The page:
In the summertime of his life, the poet had a blond-haired daughter who brought him beauty, warmth and happy chatter.  They shared confident hopes for the future.  But she died.  This poem states starkly and simply that there is no consolation.

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There is wind where the rose was;
Cold rain where sweet grass was;
And clouds like sheep
Stream o'er the steep
Grey skies where the lark was.

Nought gold where your hair was;
Nought warm where your hand was;
But phantom, forlorn,
Beneath the thorn,
Your ghost where your face was.

Sad winds where your voice was;
Tears, tears where my heart was;
And ever with me,
Child, ever with me,
Silence where hope was.


Il fait du vent là où la rose était ;

Une pluie froide où doux gazon était ;

Et nuages comme des moutons

Défilent sur les immenses

Cieux gris là où l’alouette était.



Rien d’or là où tes cheveux étaient ;

Rien de chaud là où ta main était ;

Rien que triste fantôme,

Au-dessous ‘ l’aubépine,

Ton ombre là où ton visage était.



Des vents mornes  là où ta voix était ;

Des larmes, larmes, là où mon cœur était

Et toujours auprès de moi,

Mon enfant, toujours auprès de moi,

Silence là où l’espoir était.


Footnote:  Walter De La Mare (1873-1956).

When I was a little boy in Primary School in the 1930s, we had a lot of poetry.  I was always pleased, when, as often happened, I saw the name of Walter De La Mare at the end of poems.   His poems looked easy, with short lines and words that I was familiar with.   Also his rhymes made real verse.  I thought that what made him a real poet also was the fancy name that he must certainly have made up.  At that time, no-one told us how he came to have the name, perhaps this was because this would involve grown-up history, requiring mention of centuries of religious butchery.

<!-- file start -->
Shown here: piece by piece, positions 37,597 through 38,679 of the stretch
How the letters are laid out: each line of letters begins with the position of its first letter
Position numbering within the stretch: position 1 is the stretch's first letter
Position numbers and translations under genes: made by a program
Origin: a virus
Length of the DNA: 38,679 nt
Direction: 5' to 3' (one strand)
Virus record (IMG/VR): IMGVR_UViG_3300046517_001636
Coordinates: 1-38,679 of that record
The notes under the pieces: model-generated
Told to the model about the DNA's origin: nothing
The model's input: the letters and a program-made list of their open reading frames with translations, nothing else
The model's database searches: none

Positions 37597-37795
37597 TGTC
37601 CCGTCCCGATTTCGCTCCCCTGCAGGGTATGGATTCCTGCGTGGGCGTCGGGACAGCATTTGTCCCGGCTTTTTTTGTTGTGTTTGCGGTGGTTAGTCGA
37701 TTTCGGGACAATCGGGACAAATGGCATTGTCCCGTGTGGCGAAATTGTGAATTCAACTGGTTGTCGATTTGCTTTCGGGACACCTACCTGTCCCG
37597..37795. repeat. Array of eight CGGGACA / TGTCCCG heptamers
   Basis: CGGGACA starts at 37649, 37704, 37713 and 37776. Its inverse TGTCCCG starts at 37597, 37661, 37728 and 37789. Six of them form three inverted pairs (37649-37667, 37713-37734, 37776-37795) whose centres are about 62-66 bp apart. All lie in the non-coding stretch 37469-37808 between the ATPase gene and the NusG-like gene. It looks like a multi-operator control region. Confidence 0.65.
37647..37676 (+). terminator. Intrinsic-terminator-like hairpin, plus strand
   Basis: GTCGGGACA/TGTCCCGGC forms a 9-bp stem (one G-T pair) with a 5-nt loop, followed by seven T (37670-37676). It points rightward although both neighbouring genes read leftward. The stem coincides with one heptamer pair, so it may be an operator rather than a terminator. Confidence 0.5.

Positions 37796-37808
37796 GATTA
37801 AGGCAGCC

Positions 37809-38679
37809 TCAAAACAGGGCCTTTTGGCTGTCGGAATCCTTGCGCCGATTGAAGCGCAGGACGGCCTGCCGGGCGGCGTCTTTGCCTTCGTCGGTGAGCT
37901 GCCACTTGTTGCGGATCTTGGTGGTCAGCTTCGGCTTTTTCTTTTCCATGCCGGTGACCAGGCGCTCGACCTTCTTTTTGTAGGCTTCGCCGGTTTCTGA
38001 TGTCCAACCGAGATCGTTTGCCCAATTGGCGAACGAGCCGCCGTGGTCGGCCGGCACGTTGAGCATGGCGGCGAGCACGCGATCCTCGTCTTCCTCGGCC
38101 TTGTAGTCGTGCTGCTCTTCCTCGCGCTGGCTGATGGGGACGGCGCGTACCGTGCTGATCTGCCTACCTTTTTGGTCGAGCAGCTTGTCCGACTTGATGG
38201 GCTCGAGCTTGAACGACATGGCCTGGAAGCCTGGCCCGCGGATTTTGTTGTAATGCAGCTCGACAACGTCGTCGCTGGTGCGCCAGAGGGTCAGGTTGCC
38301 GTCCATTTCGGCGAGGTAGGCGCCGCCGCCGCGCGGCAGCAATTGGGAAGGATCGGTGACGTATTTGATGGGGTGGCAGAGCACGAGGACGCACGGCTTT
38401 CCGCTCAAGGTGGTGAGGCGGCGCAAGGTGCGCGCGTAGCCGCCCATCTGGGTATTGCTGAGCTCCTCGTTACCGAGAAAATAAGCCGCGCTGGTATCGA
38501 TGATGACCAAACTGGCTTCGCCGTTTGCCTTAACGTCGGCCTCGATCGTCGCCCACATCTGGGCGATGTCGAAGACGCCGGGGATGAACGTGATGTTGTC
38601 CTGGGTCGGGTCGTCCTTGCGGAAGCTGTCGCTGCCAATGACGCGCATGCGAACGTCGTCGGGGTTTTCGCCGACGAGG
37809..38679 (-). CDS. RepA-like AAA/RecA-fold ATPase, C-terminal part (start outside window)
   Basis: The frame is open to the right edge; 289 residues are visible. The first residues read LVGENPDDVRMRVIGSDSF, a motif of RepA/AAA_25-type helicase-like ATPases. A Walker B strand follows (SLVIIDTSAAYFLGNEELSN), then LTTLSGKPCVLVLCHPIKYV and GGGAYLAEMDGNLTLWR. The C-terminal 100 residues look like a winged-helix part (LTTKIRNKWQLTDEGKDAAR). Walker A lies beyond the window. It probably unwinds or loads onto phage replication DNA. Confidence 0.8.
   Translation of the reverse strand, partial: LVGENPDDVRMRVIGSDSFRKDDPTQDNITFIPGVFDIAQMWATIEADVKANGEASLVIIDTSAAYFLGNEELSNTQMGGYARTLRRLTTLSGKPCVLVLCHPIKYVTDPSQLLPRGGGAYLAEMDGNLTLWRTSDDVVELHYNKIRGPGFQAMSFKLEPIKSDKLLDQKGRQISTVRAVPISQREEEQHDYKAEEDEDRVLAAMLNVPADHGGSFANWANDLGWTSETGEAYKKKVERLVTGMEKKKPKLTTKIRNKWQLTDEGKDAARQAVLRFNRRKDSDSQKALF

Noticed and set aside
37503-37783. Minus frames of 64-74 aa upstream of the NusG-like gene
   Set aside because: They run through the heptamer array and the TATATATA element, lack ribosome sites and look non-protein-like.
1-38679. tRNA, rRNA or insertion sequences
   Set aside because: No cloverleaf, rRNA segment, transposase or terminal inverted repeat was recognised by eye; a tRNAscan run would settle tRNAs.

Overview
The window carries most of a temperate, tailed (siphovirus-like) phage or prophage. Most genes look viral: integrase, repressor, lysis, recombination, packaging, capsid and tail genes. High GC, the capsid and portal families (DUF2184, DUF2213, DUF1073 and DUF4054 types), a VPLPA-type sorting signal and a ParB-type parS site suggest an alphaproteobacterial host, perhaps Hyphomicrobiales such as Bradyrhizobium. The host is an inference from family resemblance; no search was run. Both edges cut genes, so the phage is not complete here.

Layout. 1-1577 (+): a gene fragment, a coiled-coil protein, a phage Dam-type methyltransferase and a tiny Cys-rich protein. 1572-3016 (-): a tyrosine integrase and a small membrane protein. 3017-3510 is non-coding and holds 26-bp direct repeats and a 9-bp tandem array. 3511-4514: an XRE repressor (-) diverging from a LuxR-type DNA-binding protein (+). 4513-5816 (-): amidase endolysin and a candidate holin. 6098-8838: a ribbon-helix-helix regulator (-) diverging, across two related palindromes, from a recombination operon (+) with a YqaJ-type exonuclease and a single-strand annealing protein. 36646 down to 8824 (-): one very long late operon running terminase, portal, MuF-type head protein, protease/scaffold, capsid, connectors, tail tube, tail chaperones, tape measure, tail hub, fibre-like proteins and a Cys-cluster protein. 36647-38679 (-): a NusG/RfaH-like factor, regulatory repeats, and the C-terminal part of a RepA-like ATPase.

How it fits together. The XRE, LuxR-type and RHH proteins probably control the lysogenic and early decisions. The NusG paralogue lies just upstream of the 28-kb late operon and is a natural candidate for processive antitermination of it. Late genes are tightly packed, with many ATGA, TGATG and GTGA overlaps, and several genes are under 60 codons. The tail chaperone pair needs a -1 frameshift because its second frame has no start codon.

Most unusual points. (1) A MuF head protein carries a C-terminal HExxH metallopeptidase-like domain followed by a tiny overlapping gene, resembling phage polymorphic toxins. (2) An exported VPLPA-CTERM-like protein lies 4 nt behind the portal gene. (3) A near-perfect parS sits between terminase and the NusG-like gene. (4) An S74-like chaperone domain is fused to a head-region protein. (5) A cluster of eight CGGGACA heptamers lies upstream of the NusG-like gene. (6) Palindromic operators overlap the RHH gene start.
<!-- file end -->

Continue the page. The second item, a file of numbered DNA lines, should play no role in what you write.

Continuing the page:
Mr. Walter De La Mare had every right to his fine name because he came from a French family.  His ancestors had been among the 200,000 French Huguenots, who had risked their lives to leave their homeland for the security of non- Catholic countries, after 1685, when Louis XIV had instigated the brutal repression and forced conversion of French Protestants.  Among the forty to fifty thousand Huguenots who escaped to England were skilled craftsmen and members of the professional classes, who enriched a largely agrarian society with their talents – and their contribution continues.  Walter De La Mare is an illustration of this fortunate infusion.

Although Huguenots have integrated into British society, they still remain proud of their Huguenot heritage. A prominent example of my own acquaintance is the recent Principal of my college, the late Peter Hoddinot, whom I mention in respectful memory.